"The most recent surgical procedure performed on Mr. Parnell was removal of a metal rod from his left femur. This operation was performed September 10, 1985. The operation went quite well, and the rod was removed without difficulty. Mr. Parnell was informed, prior to the operation, that he would need to be on crutches for six weeks following the operation because the rod removal temporarily weakens the femur for a period of about six weeks. As a result of this need for crutch use, it is most appropriate that Mr. Parnell be placed on total temporary disability for the six weeks [sic] period of time during which he needed to use crutches for his left leg. As a result of removing the rod, there is no additional permanent disability."



[¶10.]  The hearing below was not reported, and this appeal was submitted on a statement of the evidence pursuant to Rule 4.03, W.R.A.P. Consequently, we can only consider appellant's statement of the evidence to the extent that it was settled and approved by the district court. Feaster v. Feaster, Wyo., 721 P.2d 1095, 1097 (1986); Maynard v. Maynard, Wyo., 585 P.2d 1201, 1202 (1978). In this case, the district court expressly found that it had no recollection of appellant's assertion that he "was unable to work or be gainfully employed or gainfully self-employed" during his period of recovery from the rod removal surgery. Accordingly, we must disregard appellant's reference to his testimony on that issue. Maynard v. Maynard, supra.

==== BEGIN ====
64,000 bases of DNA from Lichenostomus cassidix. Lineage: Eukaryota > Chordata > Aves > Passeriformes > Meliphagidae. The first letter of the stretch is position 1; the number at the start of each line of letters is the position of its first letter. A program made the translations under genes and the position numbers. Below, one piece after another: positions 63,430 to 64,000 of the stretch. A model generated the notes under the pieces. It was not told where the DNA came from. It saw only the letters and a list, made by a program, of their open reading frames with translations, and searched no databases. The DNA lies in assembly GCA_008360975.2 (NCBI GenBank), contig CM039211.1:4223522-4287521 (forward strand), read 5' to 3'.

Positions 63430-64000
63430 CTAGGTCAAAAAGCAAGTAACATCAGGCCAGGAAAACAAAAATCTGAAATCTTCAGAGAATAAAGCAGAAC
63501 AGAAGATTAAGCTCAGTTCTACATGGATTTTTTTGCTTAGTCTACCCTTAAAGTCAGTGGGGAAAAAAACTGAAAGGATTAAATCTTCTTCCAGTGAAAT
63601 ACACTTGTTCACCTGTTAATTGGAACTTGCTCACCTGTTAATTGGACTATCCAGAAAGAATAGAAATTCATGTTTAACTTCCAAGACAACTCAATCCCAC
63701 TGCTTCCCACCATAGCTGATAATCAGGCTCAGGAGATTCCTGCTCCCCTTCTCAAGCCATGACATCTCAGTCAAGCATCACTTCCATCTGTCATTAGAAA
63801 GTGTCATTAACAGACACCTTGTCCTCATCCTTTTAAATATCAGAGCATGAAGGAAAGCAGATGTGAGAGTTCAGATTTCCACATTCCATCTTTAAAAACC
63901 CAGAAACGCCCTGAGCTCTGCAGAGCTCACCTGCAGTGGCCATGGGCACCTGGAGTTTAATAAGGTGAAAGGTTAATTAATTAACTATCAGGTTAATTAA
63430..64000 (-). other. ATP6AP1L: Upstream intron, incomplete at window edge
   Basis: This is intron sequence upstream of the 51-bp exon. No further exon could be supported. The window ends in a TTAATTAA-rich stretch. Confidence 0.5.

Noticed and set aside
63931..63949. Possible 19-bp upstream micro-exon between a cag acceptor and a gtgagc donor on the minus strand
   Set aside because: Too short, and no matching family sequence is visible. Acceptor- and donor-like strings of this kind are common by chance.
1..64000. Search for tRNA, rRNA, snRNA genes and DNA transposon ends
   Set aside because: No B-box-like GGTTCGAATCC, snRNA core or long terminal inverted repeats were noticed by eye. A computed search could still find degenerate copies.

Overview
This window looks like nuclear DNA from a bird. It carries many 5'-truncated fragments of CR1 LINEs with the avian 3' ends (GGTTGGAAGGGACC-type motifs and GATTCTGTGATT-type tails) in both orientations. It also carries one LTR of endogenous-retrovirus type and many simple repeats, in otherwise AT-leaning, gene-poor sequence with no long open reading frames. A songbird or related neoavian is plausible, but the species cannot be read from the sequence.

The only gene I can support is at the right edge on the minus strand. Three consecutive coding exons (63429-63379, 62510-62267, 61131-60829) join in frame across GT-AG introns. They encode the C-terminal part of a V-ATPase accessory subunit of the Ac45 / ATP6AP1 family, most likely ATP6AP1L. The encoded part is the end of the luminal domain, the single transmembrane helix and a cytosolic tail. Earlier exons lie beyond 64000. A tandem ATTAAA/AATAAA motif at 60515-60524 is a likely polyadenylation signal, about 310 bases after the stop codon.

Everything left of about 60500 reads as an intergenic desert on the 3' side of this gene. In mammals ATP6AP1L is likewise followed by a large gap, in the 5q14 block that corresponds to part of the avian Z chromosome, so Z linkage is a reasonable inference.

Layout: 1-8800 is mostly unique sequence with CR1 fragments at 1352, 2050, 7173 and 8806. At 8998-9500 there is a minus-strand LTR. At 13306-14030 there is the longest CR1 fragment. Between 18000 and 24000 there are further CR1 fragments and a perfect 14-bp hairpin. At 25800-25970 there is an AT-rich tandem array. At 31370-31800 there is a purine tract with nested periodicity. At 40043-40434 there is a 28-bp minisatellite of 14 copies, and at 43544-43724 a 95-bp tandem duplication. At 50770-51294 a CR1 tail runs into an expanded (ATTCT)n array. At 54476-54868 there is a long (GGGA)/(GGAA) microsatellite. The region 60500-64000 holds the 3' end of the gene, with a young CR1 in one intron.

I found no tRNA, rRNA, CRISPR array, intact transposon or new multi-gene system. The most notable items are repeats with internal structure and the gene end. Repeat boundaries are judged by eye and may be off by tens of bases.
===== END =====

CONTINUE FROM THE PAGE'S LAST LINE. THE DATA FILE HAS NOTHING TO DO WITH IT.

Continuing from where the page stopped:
[¶11.]  We find, however, that the letter from Mr. Parnell's physician provides sufficient evidence to support appellant's claim of temporary total disability. In his treatise on workmen's compensation law, Professor Larson states:



"In meeting the burden of proof, one of the strongest kinds of evidence is of course the testimony of a doctor who has examined claimant and evaluated his disability at both relevant times in the comparison." (Footnotes omitted.) 3 Larson, Workmen's Compensation Law § 81-33(c) (1983).



Appellant's claim for total temporary disability for a period of six weeks is supported by the evidence.



[¶12.]  Reversed and remanded for proceedings consistent with this opinion.



BROWN, C.J., filed a dissenting opinion.



BROWN, Chief Justice, dissenting.



[¶13.]  In its opinion the majority says "our decision in this case does not mean that an employee may be totally disabled and partially disabled at the same time." However, despite this disclaimer, the majority authorizes payment of benefits for both permanent partial disability and temporary total disability for exactly the same period of time.